It was getting dark when we wheeled our bikes up the lane of the farmhouse where Miss Brown lived.
“You knock,” Benny said as we started up on the porch.
“No, you do it,” I said.
We hadn’t thought ahead to what it would be like to see her. We wouldn’t have been surprised if she had come to the door herself and thrown up her hands in asronishment when she saw who it was, but instead a much older woman opened the door and said, “What do you want?”
“We came to see Miss Brown,” I said.
“We’re in her class at school,” Benny explained.
I could see that the woman was trying to decide whether she should tell us to go away, but she said, “I’ll find out if she wants to see you,” and left us standing on the porch for what seemed like a long time. Then she appeared again and said, “You can come in now.”
As we followed her through the front parlor I could make out in the dim light that there was an old-fashioned organ like the kind you used to see in country churches, and linoleum on the floor, and stiff uncomfortable chairs, and family portraits behind curved glass in big oval frames.
The room beyond it was lighted by a coal-oil lamp but seemed ever so much darker than the unlighted room we had just passed through. Propped up on pillows in a big double bed was our teacher, but so changed. Her arms were like sticks, and all the life in her seemed concentrated in her eyes, which had dark circles around them and were enormous. She managed a flicker of recognition but I was struck dumb by the fact that she didn’t seem glad to see us. She didn’t belong to us anymore. She belonged to her illness.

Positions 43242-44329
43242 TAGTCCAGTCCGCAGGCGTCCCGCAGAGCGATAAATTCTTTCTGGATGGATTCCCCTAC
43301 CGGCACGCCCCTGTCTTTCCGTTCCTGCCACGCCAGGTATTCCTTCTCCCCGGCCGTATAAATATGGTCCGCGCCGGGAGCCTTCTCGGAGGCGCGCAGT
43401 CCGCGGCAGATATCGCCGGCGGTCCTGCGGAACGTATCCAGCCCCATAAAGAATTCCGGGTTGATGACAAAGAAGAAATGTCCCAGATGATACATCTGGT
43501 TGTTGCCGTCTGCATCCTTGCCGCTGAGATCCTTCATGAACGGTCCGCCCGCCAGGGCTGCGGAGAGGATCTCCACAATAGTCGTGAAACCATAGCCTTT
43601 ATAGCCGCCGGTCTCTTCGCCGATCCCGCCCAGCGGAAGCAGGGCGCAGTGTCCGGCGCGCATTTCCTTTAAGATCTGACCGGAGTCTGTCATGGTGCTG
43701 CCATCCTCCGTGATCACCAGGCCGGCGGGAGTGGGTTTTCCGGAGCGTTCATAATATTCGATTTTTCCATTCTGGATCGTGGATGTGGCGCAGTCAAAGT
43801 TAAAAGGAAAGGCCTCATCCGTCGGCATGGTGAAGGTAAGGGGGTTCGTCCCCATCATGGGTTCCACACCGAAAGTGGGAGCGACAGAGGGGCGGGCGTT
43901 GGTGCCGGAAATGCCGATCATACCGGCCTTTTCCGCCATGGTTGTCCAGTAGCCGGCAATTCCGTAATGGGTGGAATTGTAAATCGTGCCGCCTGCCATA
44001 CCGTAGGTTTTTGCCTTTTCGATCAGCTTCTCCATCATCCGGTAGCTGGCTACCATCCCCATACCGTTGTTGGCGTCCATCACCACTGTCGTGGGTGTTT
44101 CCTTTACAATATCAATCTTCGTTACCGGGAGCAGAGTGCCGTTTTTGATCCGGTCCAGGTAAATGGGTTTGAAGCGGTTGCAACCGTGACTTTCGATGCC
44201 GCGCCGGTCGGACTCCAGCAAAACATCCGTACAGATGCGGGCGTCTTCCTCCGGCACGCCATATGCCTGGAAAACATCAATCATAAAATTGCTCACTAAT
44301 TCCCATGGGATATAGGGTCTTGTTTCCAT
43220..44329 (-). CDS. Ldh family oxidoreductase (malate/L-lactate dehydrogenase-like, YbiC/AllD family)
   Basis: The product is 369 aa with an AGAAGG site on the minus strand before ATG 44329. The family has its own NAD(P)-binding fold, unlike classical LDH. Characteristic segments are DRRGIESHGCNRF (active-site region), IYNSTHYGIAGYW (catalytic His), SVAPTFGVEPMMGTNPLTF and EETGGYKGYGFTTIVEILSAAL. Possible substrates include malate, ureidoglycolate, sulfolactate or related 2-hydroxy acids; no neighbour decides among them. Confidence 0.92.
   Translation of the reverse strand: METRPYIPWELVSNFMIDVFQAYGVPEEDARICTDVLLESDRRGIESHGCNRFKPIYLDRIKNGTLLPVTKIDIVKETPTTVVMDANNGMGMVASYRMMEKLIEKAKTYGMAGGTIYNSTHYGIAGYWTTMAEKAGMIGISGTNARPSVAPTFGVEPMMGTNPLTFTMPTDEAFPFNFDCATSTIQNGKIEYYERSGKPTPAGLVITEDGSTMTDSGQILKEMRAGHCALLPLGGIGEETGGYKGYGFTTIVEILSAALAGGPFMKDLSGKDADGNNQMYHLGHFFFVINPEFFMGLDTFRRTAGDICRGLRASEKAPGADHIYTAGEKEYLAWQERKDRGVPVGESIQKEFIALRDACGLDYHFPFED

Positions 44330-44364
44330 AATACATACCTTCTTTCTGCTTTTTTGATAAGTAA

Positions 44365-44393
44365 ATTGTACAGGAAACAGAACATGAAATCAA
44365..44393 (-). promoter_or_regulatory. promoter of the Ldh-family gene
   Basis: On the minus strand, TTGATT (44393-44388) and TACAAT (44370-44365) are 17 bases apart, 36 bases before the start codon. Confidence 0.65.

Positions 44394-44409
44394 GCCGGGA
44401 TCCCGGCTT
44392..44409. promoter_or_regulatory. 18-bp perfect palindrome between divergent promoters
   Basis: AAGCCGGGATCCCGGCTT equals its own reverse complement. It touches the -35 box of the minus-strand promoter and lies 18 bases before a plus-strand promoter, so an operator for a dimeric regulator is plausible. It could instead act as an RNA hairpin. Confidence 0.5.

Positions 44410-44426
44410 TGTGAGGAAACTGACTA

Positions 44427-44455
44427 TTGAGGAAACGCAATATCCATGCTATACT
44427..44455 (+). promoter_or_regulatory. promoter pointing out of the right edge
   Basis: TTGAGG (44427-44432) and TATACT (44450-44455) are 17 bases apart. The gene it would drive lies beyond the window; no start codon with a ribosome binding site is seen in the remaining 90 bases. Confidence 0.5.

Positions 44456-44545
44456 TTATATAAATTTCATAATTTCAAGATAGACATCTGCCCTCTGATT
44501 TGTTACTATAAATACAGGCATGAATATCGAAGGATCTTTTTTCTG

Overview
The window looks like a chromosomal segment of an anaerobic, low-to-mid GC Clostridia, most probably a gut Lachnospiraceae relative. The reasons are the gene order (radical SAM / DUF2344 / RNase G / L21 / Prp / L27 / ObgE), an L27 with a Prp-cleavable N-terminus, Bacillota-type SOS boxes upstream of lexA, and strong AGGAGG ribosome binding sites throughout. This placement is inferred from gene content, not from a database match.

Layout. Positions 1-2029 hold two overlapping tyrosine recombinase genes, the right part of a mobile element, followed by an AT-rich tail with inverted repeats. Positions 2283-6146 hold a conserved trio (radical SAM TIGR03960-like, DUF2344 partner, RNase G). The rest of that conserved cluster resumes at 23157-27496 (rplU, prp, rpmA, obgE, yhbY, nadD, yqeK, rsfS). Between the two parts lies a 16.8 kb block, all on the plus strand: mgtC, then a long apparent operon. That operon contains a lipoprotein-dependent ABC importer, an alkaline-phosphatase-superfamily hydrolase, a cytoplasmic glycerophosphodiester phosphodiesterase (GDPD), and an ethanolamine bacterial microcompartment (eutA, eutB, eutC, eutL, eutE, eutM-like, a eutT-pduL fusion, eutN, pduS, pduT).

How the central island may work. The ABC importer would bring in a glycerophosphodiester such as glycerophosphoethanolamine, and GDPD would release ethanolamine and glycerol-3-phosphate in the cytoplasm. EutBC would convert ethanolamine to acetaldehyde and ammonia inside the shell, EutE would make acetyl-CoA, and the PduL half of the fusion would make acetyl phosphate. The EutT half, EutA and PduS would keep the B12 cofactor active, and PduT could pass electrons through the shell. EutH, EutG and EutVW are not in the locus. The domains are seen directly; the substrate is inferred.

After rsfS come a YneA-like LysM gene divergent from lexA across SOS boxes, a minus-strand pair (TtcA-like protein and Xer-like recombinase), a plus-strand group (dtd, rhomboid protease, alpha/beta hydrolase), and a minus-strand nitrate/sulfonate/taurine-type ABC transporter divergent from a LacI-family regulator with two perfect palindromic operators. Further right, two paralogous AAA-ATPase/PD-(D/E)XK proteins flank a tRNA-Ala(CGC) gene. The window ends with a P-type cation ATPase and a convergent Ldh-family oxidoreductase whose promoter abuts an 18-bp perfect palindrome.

Benny said, “I hope you get well soon.”
The angel who watches over little boys who know but they can’t say it saw to it that we didn’t touch anything. And in a minute we were outside, on our bicycles, riding through the dusk toward the turn in the road and town.
A few weeks later I read in the Lincoln Evening Courier that Miss Vera Brown, who taught the fifth grade in Central School, had died of tuberculosis, aged twenty-three years and seven months.
Sometimes I went with my mother when she put flowers on the graves of my grandparents. The cinder roads wound through the cemetery in ways she understood and I didn’t, and I would read the names on the monuments: Brower, Cadwallader, Andrews, Bates, Mitchell. In loving memory of. Infant daughter of. Beloved wife of. The cemetery was so large and so many people were buried there, it would have taken a long time to locate a particular grave, if you didn’t know where it was already. But I know, the way I sometimes know what is in wrapped packages, that the elderly woman who let us in and who took care of Miss Brown during her last illness went to the cemetery regularly and poured the rancid water out of the tin receptacle that was sunk below the level of the grass at the foot of her grave, and filled it with fresh water from a nearby faucet and arranged the flowers she had brought in such a way as to please the eye of the living and the closed eyes of the dead.